Finding exactly what you need on the Internet can be difficult. Search engines in 2010 make sorting through the huge amounts of information available online easier than ever before. Statistics collected independently on the use of search engines display a clear picture of which services users of the Internet prefer when looking for something online.
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Internet giant Google currently occupies a 64.4 percent market share (April 2010) within the U.S. Google's basic white homepage and "I'm Feeling Lucky" button have been a mainstay since the company's formation in 1998. Along with search engine dominance, Google has expanded into advertising (AdWords and AdSense), email (Gmail), media sharing (YouTube, Picasa and Google Video) and geographical services (Google Maps) as well as many other web applications.
Microsoft's Bing search is used for 17.7% of Internet searches (April 2010), and is the United States' second most popular search engine. Users are able to search for web pages, media, shopping results and locations, as well as perform more scholarly searches for reference materials. Bing will display an "image of the day" in the background, though Microsoft has designed the search function to be usable immediately even before the rest of the page has loaded.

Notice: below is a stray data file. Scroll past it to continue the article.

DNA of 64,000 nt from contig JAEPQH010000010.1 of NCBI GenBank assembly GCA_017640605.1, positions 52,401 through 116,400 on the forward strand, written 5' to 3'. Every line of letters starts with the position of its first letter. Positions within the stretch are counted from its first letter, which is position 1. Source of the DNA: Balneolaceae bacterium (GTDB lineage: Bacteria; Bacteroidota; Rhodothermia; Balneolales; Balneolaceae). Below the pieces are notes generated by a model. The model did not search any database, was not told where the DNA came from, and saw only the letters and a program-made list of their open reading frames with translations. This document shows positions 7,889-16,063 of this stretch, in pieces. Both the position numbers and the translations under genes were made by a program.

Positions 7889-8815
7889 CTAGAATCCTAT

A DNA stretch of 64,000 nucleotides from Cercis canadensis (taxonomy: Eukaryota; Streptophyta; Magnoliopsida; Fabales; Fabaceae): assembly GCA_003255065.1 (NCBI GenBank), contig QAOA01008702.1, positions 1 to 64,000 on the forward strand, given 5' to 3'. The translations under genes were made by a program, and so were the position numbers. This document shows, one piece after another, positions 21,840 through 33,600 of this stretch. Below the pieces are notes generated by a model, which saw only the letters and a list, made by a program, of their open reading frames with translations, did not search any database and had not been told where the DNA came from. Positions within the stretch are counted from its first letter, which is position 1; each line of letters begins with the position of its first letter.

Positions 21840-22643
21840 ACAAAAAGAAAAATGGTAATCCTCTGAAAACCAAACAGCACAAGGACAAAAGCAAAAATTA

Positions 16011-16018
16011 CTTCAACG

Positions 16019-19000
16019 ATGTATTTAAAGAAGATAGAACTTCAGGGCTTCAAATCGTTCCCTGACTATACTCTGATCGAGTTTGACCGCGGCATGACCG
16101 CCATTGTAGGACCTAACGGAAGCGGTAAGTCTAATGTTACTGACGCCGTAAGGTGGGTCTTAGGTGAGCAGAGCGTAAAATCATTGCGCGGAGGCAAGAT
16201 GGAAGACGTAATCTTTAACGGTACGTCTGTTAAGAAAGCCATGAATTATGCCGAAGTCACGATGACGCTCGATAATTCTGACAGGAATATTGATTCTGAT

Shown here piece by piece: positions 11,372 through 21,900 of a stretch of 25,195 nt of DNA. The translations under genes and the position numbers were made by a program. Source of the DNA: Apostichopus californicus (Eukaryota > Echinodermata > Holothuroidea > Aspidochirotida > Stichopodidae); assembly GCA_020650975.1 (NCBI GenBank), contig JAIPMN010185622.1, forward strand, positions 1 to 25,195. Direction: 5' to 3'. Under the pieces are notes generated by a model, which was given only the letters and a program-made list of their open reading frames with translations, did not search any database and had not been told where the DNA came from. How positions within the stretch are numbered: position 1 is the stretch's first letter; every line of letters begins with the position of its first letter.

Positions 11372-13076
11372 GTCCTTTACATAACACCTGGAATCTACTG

Yahoo! currently performs 11.8% of total web searches in the U.S. (April 2010). Operating as a web portal to news, Internet trends and other Yahoo! services, the search engine was originally established in 1994 and today stands as the third most popular U.S. search tool. Yahoo! has expanded its roster of products to include popular photo sharing site Flickr, the "Babel Fish" translation tool and a downloadable toolbar for Internet browsers.
The fourth most popular search engine in the U.S., Ask was originally launched as Ask Jeeves in 1996. In 2005, the company was renamed Ask.com. Encouraging users to ask direct questions, Ask uses a basic homepage with nothing more than a "Question of the Day" to distract from searching, and is the most popular search engine specializing solely in providing a search function. Ask does not have additional services, such as email or media sharing.
Running fifth in the U.S. search engine preferences, AOL still handles 2.4 percent of total online searches performed, as of April 2010. Formed in 1985 as Quantum Computer Services, the company's "You've got mail!" signature email notification has been in use since 1989, and in 1991 the company renamed to America Online, Inc. before launching the search engine in 1995. The company's search engine now incorporates Google technology, though still operates as a separate service.